Opinion by Armida Salsiah Alisjahbana – United Nations Under-Secretary-General and Executive Secretary of the UN Economic and Social Commission for Asia and the Pacific
As the socio-economic impacts of the COVID-19 pandemic spread across the length and breadth of Asia and the Pacific, finance ministries are continuing their relentless efforts to inject trillions of dollars for emergency health responses and fiscal packages. With continued lockdown measures and restricted borders, economic rebound seems uncertain.
Compared to 2019’s economic situation, over the past six months, countries in Asia and the Pacific have been experiencing sharp drops in foreign exchange inflows due to declines in export earnings, remittances, tourism and FDI. This is worrying as policymakers are tackling difficult choices over how to prioritize development spending, while continuing to expand their squeezed fiscal space.
The United Nations is contributing through a global initiative on Financing for Development in the Era of COVID-19 and Beyond, co-convened by Canada and Jamaica, to articulate a comprehensive financing strategy to safeguard the Sustainable Development Goals (SDGs).
Governments are united together to ensure that adequate financial resources are available to steer an inclusive, sustainable and resilient post-COVID recovery. In the Asia-Pacific region, several countries have already adopted financing plans in three key areas. They aim to address the challenge of diminished fiscal space and debt vulnerability; to ensure sustainable recovery, consistent with the ambitions of the Paris Agreement and the 2030 Agenda; and to harness the potential of regional cooperation in support of financing for development.
The development arm of the United Nations in our region, the United Nations Economic and Social Commission for Asia and the Pacific (ESCAP) has recently launched its first-ever Regional Conversation Series on Building Back Better. We are joining forces with ministers, decision makers, private sectors and heads of international agencies to share collective insights in sharing pathways to resilient recovery from ongoing health pandemic and economic collapse.
To improve the fiscal space and manage high levels of debt distress, a growing call for extending the debt moratorium under global initiatives like the Debt Service Suspension initiative (DSSI) is timely. Central Banks can continue to keep the balance right of supporting the economy and maintaining financial stability. This further involves enhancing tax reforms and improving debt management capacities, while using limited fiscal space to invest in priority sectors. Exploring sustainability-oriented bonds and innovative financing instruments options such as debt swaps for SDG investment should be explored further.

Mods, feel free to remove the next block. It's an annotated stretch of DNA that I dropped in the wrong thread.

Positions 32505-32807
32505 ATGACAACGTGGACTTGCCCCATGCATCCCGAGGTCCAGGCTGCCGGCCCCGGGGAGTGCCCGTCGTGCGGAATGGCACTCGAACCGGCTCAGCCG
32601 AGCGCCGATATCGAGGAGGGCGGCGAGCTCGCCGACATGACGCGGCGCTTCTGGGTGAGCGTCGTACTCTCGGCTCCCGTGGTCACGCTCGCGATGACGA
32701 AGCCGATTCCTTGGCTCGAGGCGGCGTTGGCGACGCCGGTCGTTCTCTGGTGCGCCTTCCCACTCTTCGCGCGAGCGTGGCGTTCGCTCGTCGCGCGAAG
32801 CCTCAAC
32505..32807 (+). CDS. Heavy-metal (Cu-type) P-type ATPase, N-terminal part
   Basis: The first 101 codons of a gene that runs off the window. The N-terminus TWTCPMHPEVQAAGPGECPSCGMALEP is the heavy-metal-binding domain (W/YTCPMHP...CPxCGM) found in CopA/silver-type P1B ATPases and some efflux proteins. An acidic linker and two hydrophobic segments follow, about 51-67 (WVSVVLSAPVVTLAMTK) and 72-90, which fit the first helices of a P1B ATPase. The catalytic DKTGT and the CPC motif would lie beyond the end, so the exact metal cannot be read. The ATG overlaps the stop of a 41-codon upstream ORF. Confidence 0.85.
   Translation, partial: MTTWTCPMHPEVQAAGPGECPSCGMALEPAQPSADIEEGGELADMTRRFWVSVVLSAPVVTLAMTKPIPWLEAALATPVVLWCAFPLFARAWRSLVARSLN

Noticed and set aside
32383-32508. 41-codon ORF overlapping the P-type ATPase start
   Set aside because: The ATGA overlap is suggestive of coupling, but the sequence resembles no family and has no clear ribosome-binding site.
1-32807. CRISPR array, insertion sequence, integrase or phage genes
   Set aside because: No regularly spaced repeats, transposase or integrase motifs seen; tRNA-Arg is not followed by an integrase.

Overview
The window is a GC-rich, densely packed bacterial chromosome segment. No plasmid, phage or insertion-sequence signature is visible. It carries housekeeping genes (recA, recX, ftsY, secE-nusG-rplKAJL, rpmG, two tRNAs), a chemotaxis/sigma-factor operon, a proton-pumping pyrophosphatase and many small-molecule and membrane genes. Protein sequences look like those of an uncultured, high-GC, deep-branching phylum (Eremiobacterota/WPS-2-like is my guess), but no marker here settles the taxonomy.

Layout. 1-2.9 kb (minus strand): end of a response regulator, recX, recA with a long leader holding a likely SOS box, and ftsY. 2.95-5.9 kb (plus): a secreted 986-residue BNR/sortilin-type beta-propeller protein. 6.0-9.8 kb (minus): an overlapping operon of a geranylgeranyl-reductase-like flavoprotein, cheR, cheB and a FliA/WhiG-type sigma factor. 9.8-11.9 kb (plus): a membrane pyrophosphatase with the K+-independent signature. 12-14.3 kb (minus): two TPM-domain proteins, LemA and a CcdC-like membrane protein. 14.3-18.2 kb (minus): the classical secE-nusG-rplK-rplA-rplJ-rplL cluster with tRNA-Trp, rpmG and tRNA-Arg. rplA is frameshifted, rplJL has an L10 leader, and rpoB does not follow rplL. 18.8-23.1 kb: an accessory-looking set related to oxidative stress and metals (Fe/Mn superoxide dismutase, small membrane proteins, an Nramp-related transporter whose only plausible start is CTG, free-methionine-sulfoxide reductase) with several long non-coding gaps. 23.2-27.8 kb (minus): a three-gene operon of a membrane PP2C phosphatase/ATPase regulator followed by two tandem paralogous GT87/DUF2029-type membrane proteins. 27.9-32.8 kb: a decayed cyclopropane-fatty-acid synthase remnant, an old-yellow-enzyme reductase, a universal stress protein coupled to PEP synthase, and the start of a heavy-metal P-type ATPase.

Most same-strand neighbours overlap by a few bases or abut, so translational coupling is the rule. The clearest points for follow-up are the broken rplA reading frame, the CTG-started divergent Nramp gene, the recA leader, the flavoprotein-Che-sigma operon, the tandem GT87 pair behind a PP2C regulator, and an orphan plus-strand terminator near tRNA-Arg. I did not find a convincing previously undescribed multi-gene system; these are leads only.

In addition to economic considerations, the policy paradigm and financing architecture for recovery plans must mainstream affordable, accessible and green infrastructure standards, while promoting social equality and environmental sustainability principles as enshrined in the Paris Agreement. As we scale up the use of digital technology and innovative applications, the financing support of micro, small and medium-sized enterprises (MSMEs) must go hand in hand with these national job-rich recovery strategies.
The Regional Conversation on Financing for Development highlighted that no country could take this agenda forward alone. Regionally coordinated financing policies can restart trade, reorganize supply chains and revitalize sustainable tourism in a safe manner. Thankfully, several countries in the region have valuable experiences to share.
Across Asia and the Pacific, governments must pool financial resources to create regional investment funds in areas such liquidity funds for sustainability, funds for resilience and travel funds to relaunch our economies. Strengthening regional cooperation platforms to ensure that all countries receive an equitable number of doses of the vaccine on short notice to everyone everywhere is particularly essential. Without an end to the pandemic, the economic and social costs can’t be contained.
Through ESCAP, we can scale these efforts across the region, working closely with our member States, the private sector and innovators to build a collective financing response to mobilize the necessary additional resources. Together, we can chart financing strategies of Asia and the Pacific which can enhance societal well-being and economic resilience to future pandemics and crises.
Armida Salsiah Alisjahbana is the United Nations Under-Secretary-General and Executive Secretary of the UN Economic and Social Commission for Asia and the Pacific.